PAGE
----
Over the past 21 months, community after community
has told us they need a flexible tool that helps to finance home
energy improvements.
With PowerSaver, that is exactly what we're providing,
making good on our commitment to reducing our dependence on
foreign oil, helping families save on energy costs,
and creating jobs for the clean-energy economy of
the 21st century.
That is what this effort is about.
And I want to now introduce somebody who knows something
about creating green jobs and who's been a remarkable champion
for middle-class families, my colleague at the Department of
Labor, Secretary Hilda Solis.
Hilda?
(applause)
Secretary Solis: Wow. Thanks so much, Secretary Donovan.
And I also want to do a shout-out to Vice President
Joe Biden for inviting me here today this afternoon.
It's an exciting announcement that we're making.
It feels good to be standing here knowing that we delivered
on a promise that we made a year ago.
And I want to say a special thank you also to Secretary Chu,
Donovan, and also to Administrator Jackson,
who couldn't join us today.
This recovery through retrofit project is another example of
what we can achieve working together on a common goal.
And I am proud that my agency, the Department of Labor,
was a part of this effort.
This year alone, as you know, more than 1.1 million jobs
in the private sector have been created,
yet there are still nearly five job seekers for every
one job opening.
This administration knows that clean-energy jobs are
an important part of economic recovery and
security for workers.
That is why the Department of Labor made significant
investments in training programs for workers,
so they can succeed in the clean and renewable energy economy.
And we know that many of these jobs will be in the area of
residential energy efficiency.
Retrofitting American homes to make them more energy efficient
increases job opportunities and lowers, obviously,
utility bills -- a win-win for all American families
and for our country.
These jobs can and should be good jobs with livable wages,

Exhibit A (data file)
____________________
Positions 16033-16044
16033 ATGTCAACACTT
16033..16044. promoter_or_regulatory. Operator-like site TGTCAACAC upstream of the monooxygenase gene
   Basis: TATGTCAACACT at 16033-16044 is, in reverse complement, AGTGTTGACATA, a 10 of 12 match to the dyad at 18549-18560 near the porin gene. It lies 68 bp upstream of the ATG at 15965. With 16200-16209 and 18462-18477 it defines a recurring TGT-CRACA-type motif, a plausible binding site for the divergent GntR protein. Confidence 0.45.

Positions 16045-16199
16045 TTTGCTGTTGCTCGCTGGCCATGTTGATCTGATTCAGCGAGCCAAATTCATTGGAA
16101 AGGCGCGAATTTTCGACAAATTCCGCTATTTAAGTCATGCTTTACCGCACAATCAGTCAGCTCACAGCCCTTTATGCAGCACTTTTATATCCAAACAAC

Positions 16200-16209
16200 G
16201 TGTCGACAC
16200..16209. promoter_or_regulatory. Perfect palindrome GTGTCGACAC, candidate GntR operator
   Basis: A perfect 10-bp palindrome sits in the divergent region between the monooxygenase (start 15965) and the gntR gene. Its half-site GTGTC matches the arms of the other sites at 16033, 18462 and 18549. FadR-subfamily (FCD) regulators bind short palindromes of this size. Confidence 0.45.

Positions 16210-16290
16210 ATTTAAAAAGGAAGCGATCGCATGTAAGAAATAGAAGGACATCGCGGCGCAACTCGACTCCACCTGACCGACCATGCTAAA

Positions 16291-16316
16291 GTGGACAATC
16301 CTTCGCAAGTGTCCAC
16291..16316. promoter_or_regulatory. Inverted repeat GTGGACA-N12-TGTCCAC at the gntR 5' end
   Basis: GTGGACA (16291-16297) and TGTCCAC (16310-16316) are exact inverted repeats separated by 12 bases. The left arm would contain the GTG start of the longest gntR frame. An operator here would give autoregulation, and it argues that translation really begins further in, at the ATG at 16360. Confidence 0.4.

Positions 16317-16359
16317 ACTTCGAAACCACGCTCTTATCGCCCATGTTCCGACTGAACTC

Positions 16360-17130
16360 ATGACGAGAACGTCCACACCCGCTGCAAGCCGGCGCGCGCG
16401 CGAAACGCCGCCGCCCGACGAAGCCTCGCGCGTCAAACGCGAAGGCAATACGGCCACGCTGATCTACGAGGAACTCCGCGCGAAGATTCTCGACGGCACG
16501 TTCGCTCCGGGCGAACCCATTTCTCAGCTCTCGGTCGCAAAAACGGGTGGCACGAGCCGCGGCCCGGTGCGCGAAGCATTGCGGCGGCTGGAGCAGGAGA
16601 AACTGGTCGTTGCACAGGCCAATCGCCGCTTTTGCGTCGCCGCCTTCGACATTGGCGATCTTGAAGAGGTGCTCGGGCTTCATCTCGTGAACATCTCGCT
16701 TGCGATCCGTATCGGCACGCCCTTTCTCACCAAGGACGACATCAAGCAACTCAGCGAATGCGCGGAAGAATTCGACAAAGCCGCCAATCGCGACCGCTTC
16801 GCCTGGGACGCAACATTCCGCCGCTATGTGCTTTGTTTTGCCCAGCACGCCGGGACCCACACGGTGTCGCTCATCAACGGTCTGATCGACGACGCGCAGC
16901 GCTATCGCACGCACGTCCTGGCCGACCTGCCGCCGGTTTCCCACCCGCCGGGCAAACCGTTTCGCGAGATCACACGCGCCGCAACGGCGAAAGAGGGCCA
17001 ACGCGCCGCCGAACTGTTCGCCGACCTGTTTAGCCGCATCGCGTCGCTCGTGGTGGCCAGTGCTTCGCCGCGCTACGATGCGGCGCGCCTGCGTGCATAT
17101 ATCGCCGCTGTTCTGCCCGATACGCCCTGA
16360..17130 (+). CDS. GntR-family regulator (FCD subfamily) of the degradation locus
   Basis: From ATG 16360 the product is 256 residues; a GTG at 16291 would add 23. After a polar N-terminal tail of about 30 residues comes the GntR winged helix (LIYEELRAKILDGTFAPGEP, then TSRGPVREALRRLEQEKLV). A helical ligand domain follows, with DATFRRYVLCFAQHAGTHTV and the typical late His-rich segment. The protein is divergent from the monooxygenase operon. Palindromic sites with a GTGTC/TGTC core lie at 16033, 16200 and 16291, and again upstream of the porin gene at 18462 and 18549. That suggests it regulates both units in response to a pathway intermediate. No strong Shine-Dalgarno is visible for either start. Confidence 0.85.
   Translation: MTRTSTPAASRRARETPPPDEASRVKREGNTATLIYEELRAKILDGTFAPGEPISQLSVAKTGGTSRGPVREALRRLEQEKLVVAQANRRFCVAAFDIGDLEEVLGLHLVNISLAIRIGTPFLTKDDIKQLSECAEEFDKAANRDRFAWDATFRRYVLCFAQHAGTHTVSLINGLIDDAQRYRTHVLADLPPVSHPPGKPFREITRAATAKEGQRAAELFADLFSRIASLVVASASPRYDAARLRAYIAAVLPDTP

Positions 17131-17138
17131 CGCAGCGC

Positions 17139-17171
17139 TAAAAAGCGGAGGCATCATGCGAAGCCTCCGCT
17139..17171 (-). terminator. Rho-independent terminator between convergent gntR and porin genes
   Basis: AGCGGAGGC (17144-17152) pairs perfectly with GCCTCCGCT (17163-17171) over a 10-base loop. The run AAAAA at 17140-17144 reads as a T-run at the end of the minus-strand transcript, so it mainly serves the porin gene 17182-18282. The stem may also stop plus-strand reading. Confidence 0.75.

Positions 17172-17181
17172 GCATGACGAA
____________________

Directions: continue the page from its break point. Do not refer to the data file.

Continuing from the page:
safe workplaces full of opportunity for a secure
future and a promising career.
Retrofit jobs should be for everyone,
especially for underserved populations.
To help us grow and expand the economy,
we're tapping into the contributions and creativity
of women, people with disabilities, veterans,
individuals with limited English proficiency,
and individuals who are low-income.
But for retrofit jobs to be good jobs,
we must ensure that workers are properly trained for the job and
adequately protected on that job.
Over this past year, we have worked to raise the training and
certification bar so that home retrofit workers will be more
qualified to do the work, to get the job done right,
and be protected while doing their job.
So today I'm pleased to announce two new tools for training and
certification providers operating in the home
retrofit market, the Retrofit Workforce Guidelines and the
Healthy Home Protocols.
I'd like to thank Secretary Chu and Administrator Jackson for
their leadership on helping us develop these tools.
And I'm also proud of the work that the Department of Labor's
Occupational Safety and Health Administration, OSHA,
did to ensure that worker health and safety concerns are also
included in these tools.
These tools were the product of collaboration between our
agencies and job training providers, labor organizations,
employers, building scientists, safety experts and, of course,
community groups.
These tools are being released today for public comment.
And I hope that all of you will participate in this
collaboration by sharing your ideas,
your input on how to improve these materials,
or to make them even more useful in your work.
In the end, workers are the ones who make homes more
energy-efficient and healthier for our families and children.
We believe the tools we have announced today will benefit
workers, ensuring marketable skills, safe workplaces,
and career paths for these hardworking Americans.
And I have to tell you, it has been a dream for some of us to
think out loud about the creation of green jobs.
And I'm often asked that as secretary of Labor:
"Secretary, what is a green job?
How does one get involved in them?
And what does it lead to?
Is it really a career?"
Well, I can tell you in all honesty,
in what I've seen in the past 18 months that I've been in office,
I've seen a true transformation of our workforce.
And I expect to see much more.
I hope all of you will join us in that partnership.
Thank you so much.
It's an honor to be here.
(applause)
Ms. Sutley: Thank you so much, Secretary Solis,
Secretary Donovan and Secretary Chu.
And thank you to all of you for joining us here today.
I hope you're excited -- as excited as we are about the
announcements that we've made today.
And we're very proud of the work that we're doing to
support America's middle class and American jobs.
We're committed to achieving real cost savings and
environmental benefits for families throughout the
country through these measures and other efforts.
Recovery through retrofit is another demonstration of how
a healthy economy and a healthy environment go hand in hand.
And I want to thank all of the agencies who've been involved in
this 18-month-long effort for the dedication and energy and
hard work they've put into creating these measures,
and we'll continue to work together to help build a strong,
nationwide energy upgrade market for Americans and
American workers.
So thank you all for your support,
and we look forward to continuing to work with
all of you towards a healthy and prosperous future for the
United States of America.
Thank you very much for coming today.
(applause)